Apparently Jonathan Franzen stinks up an otherwise-fine birder documentary:
The film’s human characters (aside from Jonathan Franzen) are quirky and funny, their eyes constantly darting around after birds as they’re talking to the narrator. Here’s Chris Cooper, a handsome young black man (not all birders are white retirees) whose friends complain that they never see him from March to May. He lists seven pleasures of birding to explain why he spends migration season in the park (No. 1: the beauty of the birds). No. 7 is the unicorn effect: “After you’ve been birding for a little while, you become familiar with a bird from seeing it in the field guide, but you’ve never seen it in real life. It takes on a mythological status. Then, one day, there it is in real life, almost like a unicorn walking out of the forest.”
And here’s Jonathan Franzen on birding: “I thought it was embarrassing. I still think it’s embarrassing, a little bit. You’re basically defenseless. You’ve got your binoculars up and you’re looking at something nobody else is looking at, and everybody else is looking at you and thinking, what a dweeb.”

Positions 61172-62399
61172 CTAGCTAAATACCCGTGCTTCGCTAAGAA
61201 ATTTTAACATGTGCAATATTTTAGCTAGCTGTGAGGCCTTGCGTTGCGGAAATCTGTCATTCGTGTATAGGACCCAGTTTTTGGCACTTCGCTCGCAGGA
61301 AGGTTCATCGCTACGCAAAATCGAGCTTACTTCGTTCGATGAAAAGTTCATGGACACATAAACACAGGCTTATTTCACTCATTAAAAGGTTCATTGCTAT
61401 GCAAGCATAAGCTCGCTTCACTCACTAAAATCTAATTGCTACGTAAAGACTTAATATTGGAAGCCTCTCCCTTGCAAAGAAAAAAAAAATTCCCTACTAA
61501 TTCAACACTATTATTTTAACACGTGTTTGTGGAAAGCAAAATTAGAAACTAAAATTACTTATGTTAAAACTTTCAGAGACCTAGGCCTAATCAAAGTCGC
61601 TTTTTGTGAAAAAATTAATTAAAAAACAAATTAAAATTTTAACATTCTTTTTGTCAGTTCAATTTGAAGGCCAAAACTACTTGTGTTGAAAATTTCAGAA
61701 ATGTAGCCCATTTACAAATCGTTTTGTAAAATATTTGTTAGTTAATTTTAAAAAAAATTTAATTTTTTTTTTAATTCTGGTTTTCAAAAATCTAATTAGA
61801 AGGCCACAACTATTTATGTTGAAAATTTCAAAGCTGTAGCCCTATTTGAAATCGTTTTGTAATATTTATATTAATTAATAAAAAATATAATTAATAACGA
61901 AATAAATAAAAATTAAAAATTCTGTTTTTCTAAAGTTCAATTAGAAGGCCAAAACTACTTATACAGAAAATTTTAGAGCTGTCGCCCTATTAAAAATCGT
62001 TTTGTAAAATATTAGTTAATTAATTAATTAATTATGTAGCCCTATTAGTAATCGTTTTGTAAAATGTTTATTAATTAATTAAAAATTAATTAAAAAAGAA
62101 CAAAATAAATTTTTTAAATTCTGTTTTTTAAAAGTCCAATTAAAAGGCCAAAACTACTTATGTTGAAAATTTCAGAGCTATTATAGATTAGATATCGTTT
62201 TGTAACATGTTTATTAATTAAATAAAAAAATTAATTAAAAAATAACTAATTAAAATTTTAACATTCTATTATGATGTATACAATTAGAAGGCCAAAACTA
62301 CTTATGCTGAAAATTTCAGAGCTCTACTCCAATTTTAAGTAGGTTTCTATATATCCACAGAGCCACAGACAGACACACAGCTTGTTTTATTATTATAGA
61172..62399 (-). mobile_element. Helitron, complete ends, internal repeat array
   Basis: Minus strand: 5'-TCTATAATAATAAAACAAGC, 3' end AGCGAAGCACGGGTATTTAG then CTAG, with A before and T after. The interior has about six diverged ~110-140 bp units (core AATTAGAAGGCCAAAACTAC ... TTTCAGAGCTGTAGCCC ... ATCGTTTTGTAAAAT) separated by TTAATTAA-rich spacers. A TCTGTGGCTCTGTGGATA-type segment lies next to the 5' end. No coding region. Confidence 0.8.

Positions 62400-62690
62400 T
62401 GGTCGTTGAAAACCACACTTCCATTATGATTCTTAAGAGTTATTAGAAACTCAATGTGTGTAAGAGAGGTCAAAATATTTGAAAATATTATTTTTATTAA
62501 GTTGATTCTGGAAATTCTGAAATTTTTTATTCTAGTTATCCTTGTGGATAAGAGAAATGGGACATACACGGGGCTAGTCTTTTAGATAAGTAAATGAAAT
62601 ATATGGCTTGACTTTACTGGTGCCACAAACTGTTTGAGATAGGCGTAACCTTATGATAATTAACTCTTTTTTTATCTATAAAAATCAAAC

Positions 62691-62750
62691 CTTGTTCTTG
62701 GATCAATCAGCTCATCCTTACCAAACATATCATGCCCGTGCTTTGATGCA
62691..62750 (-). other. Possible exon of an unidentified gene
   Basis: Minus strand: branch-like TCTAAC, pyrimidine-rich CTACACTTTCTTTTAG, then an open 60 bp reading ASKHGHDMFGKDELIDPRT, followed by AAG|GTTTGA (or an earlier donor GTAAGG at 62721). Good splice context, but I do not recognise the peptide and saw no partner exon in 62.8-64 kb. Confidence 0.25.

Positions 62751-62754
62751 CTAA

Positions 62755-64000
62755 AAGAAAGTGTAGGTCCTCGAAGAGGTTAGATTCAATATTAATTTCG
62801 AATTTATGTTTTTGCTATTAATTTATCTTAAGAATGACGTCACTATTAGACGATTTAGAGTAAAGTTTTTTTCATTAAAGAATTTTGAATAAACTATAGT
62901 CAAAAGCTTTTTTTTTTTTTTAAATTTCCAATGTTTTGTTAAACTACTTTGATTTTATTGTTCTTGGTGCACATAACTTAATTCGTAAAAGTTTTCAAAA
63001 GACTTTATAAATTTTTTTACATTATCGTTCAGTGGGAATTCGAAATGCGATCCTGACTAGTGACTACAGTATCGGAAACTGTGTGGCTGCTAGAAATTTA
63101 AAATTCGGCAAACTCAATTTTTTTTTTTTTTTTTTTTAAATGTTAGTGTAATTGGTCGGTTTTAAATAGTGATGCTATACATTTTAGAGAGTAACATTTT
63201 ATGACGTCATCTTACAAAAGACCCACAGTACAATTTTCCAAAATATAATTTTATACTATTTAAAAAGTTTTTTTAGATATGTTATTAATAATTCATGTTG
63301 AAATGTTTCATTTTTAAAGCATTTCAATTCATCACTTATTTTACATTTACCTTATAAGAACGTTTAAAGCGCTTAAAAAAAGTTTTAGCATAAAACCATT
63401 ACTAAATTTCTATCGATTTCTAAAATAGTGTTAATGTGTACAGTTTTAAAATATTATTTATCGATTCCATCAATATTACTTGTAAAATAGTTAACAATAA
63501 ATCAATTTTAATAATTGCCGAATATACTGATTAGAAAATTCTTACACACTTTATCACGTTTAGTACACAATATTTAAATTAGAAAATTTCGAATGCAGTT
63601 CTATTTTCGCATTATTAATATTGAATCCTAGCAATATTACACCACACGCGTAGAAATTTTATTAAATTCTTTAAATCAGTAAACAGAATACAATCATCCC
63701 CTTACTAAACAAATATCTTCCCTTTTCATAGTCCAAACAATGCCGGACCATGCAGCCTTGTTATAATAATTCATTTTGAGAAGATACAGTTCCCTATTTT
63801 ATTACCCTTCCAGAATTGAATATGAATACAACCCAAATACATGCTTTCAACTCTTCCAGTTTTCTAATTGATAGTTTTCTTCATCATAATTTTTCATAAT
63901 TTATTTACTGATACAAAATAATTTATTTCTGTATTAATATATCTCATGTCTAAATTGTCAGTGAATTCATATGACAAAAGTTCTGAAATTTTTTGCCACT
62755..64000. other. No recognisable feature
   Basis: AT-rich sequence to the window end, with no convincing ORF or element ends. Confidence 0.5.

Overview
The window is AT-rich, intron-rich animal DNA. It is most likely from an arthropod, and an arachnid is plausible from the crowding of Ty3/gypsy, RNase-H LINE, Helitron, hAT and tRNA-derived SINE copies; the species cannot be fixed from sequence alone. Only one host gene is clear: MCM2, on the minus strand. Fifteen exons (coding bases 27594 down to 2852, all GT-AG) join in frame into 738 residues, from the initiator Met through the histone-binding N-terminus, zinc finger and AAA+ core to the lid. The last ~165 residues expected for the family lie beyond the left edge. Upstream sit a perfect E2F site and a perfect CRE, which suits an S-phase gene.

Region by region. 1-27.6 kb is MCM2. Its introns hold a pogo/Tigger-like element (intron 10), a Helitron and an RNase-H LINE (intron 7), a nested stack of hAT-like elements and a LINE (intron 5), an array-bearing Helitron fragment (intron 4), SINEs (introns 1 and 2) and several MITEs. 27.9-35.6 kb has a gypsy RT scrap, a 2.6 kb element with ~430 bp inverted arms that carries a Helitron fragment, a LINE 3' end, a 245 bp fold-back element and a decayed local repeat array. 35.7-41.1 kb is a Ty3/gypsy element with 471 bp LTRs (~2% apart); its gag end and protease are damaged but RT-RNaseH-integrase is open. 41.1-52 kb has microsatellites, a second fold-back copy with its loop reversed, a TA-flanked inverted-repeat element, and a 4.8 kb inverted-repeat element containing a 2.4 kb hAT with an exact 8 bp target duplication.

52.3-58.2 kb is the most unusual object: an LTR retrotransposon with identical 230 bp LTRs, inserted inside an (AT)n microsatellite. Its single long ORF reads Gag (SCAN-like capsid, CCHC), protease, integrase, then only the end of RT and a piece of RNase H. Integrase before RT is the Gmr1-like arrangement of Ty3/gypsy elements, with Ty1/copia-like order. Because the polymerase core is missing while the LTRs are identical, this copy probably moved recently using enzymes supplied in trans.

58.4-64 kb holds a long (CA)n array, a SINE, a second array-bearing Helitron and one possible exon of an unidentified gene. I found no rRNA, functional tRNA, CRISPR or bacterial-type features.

Jonathan Franzen, nobody is looking at you. You’re in New York City. A guy in cowboy boots and underpants plays guitar for tips in Times Square, and another guy walks around town with a cat perched on his head. Carrying a pair of binoculars is not exactly letting your freak flag fly.
Wanna hate him a little more? Here you go:
Franzen has somehow managed to swallow his shame long enough to have developed considerable skill as a birder and to experience true joy in nature, at least fleetingly. But even this joy brings Franzen agita: “My response to this happiness, naturally, was to worry that I was in the grip of something diseased and bad and wrong. An addiction. Every morning, driving to an office I’d borrowed in Santa Cruz, I would wrestle with the urge to stop and bird for ‘a few minutes.’”
Hey, whatever keeps him from writing. (via Slate)